Schumer wants FRA to do more to ensure safety of rail-crossing signals, rail cars

U.S. Sen. Charles Schumer (D-N.Y.) this week called on the Federal Railroad Administration (FRA) to step up safety measures at rail crossings and review safety procedures for unattended rail cars, following two separate incidents in New York.

On the latter, Schumer urged the FRA to review policies and procedures for unattended trains in order to project residents from runaway rail cars. Schumer’s call for action followed a July incident in Oneida County, N.Y., in which a teenager set free an unmanned rail car, which proceeded to roll 3 miles down the track through various neighborhoods until it crashed into Union Station in Utica, N.Y. No one was injured, but the incident caused more than $1 million in damage and put lives in danger, Schumer said in a press release.

UticaTrainAccident“The fact that this accident did not seriously injure anyone is nothing short of a miracle,” said Schumer. “But questions still remain over how an unattended freight car could be so easily accessed and sent barreling into a busy community. If a 13-year-old could do it with such ease, imagine what an individual wishing to inflict harm on local residents could do.”

Schemer suggested the FRA consider changing existing policy to include installing locks on rail-car hand brakes, requiring more redundant braking systems and other practices to prevent people from being able to access a train.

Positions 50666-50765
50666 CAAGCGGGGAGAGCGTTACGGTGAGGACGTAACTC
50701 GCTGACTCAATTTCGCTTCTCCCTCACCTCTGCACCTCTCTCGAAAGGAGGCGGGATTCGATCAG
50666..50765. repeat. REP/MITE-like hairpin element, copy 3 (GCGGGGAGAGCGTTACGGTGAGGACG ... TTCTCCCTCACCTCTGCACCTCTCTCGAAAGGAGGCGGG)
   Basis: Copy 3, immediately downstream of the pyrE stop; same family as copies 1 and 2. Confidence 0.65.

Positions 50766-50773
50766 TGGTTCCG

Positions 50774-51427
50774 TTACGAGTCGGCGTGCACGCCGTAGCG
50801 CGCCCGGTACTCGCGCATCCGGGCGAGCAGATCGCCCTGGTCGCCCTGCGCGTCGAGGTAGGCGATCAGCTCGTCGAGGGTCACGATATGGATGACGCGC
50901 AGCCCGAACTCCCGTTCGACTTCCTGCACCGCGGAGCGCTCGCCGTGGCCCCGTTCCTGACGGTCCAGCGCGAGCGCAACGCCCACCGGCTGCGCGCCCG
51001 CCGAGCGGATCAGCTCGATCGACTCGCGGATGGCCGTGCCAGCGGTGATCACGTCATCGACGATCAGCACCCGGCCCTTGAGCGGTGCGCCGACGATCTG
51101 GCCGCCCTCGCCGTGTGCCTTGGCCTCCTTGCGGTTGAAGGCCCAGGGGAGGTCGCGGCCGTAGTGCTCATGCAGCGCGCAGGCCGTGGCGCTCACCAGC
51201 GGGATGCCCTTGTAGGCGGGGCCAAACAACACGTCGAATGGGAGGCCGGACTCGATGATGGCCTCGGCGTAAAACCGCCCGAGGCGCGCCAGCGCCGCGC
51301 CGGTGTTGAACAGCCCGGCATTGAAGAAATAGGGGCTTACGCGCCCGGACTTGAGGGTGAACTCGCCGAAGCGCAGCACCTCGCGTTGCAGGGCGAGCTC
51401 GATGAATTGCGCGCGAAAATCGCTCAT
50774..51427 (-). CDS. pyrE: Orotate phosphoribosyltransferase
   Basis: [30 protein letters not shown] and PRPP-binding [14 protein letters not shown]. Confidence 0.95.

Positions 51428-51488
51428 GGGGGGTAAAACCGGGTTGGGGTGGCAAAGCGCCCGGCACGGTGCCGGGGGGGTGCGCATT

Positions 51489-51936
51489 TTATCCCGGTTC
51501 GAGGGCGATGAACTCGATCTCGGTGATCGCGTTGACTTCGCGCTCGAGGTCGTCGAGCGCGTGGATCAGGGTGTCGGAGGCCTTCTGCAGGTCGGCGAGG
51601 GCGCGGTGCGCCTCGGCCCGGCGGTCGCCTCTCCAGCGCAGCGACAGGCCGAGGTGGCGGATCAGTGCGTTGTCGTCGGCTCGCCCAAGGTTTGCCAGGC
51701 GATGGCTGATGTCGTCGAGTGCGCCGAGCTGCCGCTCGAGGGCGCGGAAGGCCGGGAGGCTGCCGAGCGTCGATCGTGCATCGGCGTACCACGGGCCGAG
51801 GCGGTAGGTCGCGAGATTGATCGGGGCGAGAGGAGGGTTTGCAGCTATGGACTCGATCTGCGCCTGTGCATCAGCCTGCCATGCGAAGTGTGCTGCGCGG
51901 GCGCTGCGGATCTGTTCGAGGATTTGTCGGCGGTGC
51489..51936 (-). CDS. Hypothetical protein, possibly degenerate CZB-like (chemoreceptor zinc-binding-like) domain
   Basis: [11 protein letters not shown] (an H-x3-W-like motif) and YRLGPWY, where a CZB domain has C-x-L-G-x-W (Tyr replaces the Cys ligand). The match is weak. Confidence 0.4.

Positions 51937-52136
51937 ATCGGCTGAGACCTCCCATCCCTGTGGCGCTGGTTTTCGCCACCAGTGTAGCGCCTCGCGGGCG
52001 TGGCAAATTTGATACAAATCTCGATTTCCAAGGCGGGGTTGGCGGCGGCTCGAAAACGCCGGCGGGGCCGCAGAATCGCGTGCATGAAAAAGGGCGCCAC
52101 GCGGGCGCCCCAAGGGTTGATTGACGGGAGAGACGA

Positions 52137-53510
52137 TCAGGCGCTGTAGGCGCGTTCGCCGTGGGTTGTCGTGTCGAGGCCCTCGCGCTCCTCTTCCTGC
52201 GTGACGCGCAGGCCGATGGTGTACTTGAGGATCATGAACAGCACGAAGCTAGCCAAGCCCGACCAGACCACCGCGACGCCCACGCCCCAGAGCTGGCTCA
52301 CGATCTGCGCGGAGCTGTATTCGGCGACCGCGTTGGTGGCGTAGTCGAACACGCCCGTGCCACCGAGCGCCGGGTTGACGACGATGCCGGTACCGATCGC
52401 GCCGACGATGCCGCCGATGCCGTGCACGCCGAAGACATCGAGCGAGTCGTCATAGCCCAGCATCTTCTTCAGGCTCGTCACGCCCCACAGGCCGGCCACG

On rail-crossing safety, Schumer cited the need for new technology at rail crossings in response to the FRA’s investigation of 81 at-grade crossings in Rochester, N.Y. In June, Schumer asked the FRA to investigate the crossings in reaction to a fatal accident between a driver and an Amtrak train. In the incident, the driver was attempting to drive his vehicle around dropped crossing gates when he was hit by the Amtrak train.

The incident prompted reports from Rochester residents who said the crossing gates often drop down when a train is not approaching, which conditioned motorists to ignore the gates and signals. Although the gates were functioning properly at the time of this particular accident, Schumer said the FRA’s examination of the gates in Monroe County found 88 minor defects at the crossings, which are owned by four railroad companies that run through the county.

The defects have since been corrected, but the FRA has agreed to re-inspect the crossings to make sure the defects don’t occur again, Schumer said. The FRA also discovered that some gates were triggered to close at the wrong times because they went into a “fail-safe” mode that can be triggered by weather, vandalism or interference from track maintenance teams. As a result, Schumer called on the FRA to examine ways to reduce false activations of rail-crossing warning systems.